What Is Human Society Like Without Christ?
Rome Life Forum gathers speakers to discuss the ramifications.
ROME — The dangers and devastating consequences of building nations and human societies without Christ as their foundation were discussed at a two-day Rome conference last week featuring talks from a number of prominent and respected Church figures.
The Rome Life Forum, an annual event of the international pro-life movement, was on the theme “City of God vs. City of Man — Global One World Order vs. Christendom.”
The May 16-17 meeting, held at the Pontifical University of St. Thomas Aquinas, culminated in Italy’s March for Life through the streets of Rome May 18.
In his talk, Cardinal Willem Eijk, the archbishop of Utrecht, Netherlands, focused on gender theory, warning that it sets humanity against the Christian faith.
He explained how radical feminism and the “hyperindividualism” that began in the 1960s have led to individuals being urged not to accept what were once accepted social and biological roles related to gender.
Media and advertising have exacerbated this trend, and now “gender equity” is promoted worldwide, leading to wider acceptance of gender-alteration surgery and other such harmful consequences. Cardinal Eijk noted this is “particularly dominant in the English-speaking world.”
The Dutch cardinal referred to Pope St. John Paul II’s teaching on the complementarity of the sexes as a remedy against radical feminism and gender theory.
Turning to how the theory “radically contradicts” the Church’s teaching, Cardinal Eijk said its separation of sexual relationships from procreation has led to the promotion of legalized abortion and the undermining of parental and spousal roles and relationships between children and parents. The detachment of gender from biological sex “damages” the analogy between Christ and his Bride, the Church, he said, and makes it “immaterial” whether a “priest is male or female.”
Showing the errors of gender theory “is of the utmost urgency,” he concluded, because “not only sexual morality but also proclamation of the Christian faith in itself are at stake.”
‘Virtue of Patriotism’
Cardinal Raymond Burke, the patron of the Sovereign Order of Malta, praised the “virtue of patriotism” at a time when various entities believe the “only way to achieve the common good” is through a single government.
His comments also come at a moment in history when nationalism is growing, in contrast to increasing calls, including from Pope Francis, for a supranational authority to deal with such issues as climate change and to enforce U.N. goals.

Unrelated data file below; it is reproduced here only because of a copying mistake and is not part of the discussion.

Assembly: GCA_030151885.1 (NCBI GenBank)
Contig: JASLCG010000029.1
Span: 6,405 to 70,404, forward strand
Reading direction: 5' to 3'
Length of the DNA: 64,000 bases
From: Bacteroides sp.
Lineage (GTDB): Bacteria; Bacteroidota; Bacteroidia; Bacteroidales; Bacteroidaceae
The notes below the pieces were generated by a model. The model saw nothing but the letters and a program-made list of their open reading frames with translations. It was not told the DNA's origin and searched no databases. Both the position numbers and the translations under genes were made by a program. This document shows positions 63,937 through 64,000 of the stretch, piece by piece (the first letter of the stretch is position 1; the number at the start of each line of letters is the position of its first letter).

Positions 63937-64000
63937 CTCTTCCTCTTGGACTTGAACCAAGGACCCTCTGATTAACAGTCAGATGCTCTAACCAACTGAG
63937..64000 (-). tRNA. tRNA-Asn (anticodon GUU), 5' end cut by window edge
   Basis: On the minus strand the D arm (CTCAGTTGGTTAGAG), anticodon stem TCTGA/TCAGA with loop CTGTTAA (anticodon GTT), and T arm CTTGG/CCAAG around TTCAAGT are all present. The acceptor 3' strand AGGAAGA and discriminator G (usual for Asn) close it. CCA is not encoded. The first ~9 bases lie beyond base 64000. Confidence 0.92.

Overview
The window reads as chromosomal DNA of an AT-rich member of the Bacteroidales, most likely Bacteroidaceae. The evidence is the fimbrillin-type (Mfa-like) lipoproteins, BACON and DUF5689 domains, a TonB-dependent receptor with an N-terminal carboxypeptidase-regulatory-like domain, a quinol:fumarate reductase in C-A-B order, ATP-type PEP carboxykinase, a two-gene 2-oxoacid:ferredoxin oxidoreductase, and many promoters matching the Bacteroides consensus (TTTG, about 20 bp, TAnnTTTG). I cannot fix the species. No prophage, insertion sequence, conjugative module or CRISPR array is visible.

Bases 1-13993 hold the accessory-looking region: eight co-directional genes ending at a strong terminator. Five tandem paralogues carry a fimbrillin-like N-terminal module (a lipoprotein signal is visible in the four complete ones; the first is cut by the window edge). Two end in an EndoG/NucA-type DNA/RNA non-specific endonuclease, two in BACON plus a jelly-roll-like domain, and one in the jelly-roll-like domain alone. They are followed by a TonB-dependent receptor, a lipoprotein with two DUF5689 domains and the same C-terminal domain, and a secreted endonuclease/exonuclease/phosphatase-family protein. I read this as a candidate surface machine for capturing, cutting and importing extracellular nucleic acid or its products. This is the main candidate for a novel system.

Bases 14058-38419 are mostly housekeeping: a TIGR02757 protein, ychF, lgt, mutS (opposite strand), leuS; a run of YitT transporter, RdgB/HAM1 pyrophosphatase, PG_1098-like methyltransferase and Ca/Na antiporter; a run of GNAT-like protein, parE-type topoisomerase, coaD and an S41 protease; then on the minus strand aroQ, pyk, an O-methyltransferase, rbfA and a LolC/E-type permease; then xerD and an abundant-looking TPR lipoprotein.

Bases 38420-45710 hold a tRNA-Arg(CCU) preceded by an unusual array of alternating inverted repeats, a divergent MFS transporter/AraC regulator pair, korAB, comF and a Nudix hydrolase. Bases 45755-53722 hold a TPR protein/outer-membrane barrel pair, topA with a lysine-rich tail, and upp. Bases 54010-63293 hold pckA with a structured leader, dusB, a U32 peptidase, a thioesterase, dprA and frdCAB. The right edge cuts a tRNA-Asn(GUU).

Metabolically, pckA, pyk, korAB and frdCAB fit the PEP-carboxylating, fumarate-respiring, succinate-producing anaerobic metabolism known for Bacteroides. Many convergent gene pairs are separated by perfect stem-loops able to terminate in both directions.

The virtue of patriotism, the cardinal said, reflects the Fourth Commandment to honor one’s father and mother and helps marriage to flourish; and, quoting St. Thomas Aquinas, he said patriotism is not a sin but a “requirement of nature itself.” He explained how it is a precept of the natural law and a “recognition of the good order” God has placed in civil society.
But he observed that “many governments” today fail to “recognize that their authority comes from God,” leading to laws that “grievously” violate the moral law. Referencing the Catechism, he showed how this can lead to a totalitarian state, given that most states today are “totally secular.”
“The divine authority, in accord with the order written upon the human heart, does not make just and legitimate a single global government,” Cardinal Burke asserted. “In fact, the divine law illumines our minds and hearts to see that such a government would be, by definition, totalitarian, assuming the divine authority over the governance of the world.”
He said “sinful pride” inspires such a pursuit of a single global government and equated it to the building of the Tower of Babel. “On the contrary, God meets us and orders our lives for the good in the family and in the homeland,” he said.
Answering questions from the audience, Cardinal Burke referred to an “excellent book” by professor Anthony Esolen, now a faculty member and writer in residence at Northeast Catholic College in Warner, New Hampshire, called Nostalgia: Going Home to a Homeless World, in which Esolen points out how young people today “raised without a sense of their national identity or identity with their homeland become completely disorientated with regard to the moral life and in general.” This is “humanly very devastating,” Cardinal Burke said.
Humanae Vitae’s Example
Cardinal Walter Brandmüller, president emeritus of the Pontifical Committee of Historical Sciences, highlighted the battle over acceptance of contraception and Pope St. Paul VI’s 1968 encyclical Humanae Vitae as an example of the city of man versus the city of God.
He recalled how the 1930 Anglican Lambeth Conference’s vote in favor of contraception broke a “barrier” that led to other Protestant churches following suit. “Surprisingly,” given its seeming animosity to Church teaching today, he said The Washington Post joined in the protests against the Lambeth Conference decision and foresaw its consequences.
In a 1931 editorial, the newspaper wrote that the effect of the vote, if “carried to its logical conclusion,” would “sound the death knell of marriage as a holy institution by establishing degrading practices which would encourage indiscriminate immorality.” It also added that the suggestion legalized contraceptives “would be ‘careful and restrained’ is preposterous.”
Today, Cardinal Brandmüller said, “we’re confronted with results of a process of erosion” that began in 1930 and “has led us to the monstrosity of what is today known as procreative medicine, by which man has seated himself on the throne of the Creator.”
By contrast, he said Humanae Vitae provides “an extraordinary example” of the transmission of Church doctrine, and “it is the Holy Spirit that ensures that the faith of the Church develops in the course of time,” as formulated by Vincent of Lérins and elaborated upon by Blessed John Henry Newman.
“Today, we hope for a renewed reception, adoption and more profound transmission of the truly prophetic teaching of Paul VI in our days,” he concluded.